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Discussion Starter · #1 ·
The more I read, the more I believe the Montessori method is for us! Now...how to afford it? Sigh.<br><br>
Homeschool is do-able, but unless we win a lottery/scholarship or I go back to work...no way can we afford tuition.<br><br>
Questions:<br><br>
What will dd be missing by not being with 25-30 other kids?<br><br>
By homeschooling her, does it mean she won't receive the full benefit of the M method?<br><br>
If I get the concepts of the three period lesson, child led exploration, backing off/letting her learn on her own, the M materials, which materials to rotate and when, when to give little lessons, how to instruct in a less wordy way by modeling, and observation will I be able to do this properly?<br><br>
I have time to prepare the environment and myself. I am sort of an all or nothing type person. If I'm gonna do this, I'm gonna do it right...100%. However, it occured to me that a home environment may not allow for the 100% Montessori method, no matter how much I prepare. True?<br>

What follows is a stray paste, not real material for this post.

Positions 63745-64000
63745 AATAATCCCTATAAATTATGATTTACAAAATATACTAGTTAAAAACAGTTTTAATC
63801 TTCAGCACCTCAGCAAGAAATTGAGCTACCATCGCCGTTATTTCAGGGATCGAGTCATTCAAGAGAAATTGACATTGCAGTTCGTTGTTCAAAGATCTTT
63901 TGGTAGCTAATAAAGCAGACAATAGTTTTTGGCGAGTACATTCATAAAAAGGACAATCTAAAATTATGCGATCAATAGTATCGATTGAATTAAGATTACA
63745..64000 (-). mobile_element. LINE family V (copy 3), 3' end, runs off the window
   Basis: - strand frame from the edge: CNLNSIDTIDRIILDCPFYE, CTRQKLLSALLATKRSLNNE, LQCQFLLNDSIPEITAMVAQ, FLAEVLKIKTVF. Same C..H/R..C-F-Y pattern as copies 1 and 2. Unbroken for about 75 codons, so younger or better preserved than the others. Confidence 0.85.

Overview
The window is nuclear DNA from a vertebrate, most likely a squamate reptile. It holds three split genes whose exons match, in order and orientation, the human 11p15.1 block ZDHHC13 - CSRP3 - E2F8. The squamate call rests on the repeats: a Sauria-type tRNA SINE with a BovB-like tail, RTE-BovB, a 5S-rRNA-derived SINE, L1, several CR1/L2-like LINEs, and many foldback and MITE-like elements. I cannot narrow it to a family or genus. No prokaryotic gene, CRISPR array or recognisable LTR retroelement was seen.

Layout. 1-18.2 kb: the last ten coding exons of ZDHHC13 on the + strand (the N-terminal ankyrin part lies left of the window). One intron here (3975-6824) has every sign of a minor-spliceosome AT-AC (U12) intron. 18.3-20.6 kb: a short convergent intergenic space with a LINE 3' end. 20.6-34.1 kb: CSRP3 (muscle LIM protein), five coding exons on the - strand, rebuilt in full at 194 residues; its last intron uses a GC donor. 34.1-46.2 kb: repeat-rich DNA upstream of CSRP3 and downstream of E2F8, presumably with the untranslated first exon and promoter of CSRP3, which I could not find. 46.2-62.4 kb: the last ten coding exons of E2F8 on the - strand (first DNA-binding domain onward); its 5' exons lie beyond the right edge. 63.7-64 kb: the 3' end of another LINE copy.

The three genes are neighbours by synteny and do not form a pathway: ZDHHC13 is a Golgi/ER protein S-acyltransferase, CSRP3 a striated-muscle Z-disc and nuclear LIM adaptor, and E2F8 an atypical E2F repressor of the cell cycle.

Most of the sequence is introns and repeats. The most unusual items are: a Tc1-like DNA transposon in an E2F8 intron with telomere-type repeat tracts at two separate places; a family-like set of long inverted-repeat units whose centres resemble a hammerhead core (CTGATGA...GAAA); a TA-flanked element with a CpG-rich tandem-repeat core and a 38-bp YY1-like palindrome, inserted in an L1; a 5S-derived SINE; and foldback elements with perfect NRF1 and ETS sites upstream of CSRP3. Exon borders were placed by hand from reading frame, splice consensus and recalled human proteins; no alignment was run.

TIA
 

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I can't answer for your child, but I do feel my DD would miss it, and would not get as much out of even having access to the same materials without the other children. I think she gains a lot by watching other children do the works, it first of all motivates her to try them herself, even if they are challenging. Second, she also gains from helping her fellow younger students learn. She just completed her second year and she so enjoys her classmates, they make cards for each other all the time, she is always asking me to spell things so she can write notes for them, etc.<br><br>
Studies have found that first born children tend to have the highest IQs, with second born next, and so on even when things are controlled for time spent with the kids, etc. The hypothesis is that its the higher birth order child's opportunity to teach others that gives them that edge. I believe Montessori's multi-age classroom has the same advantage.<br><br>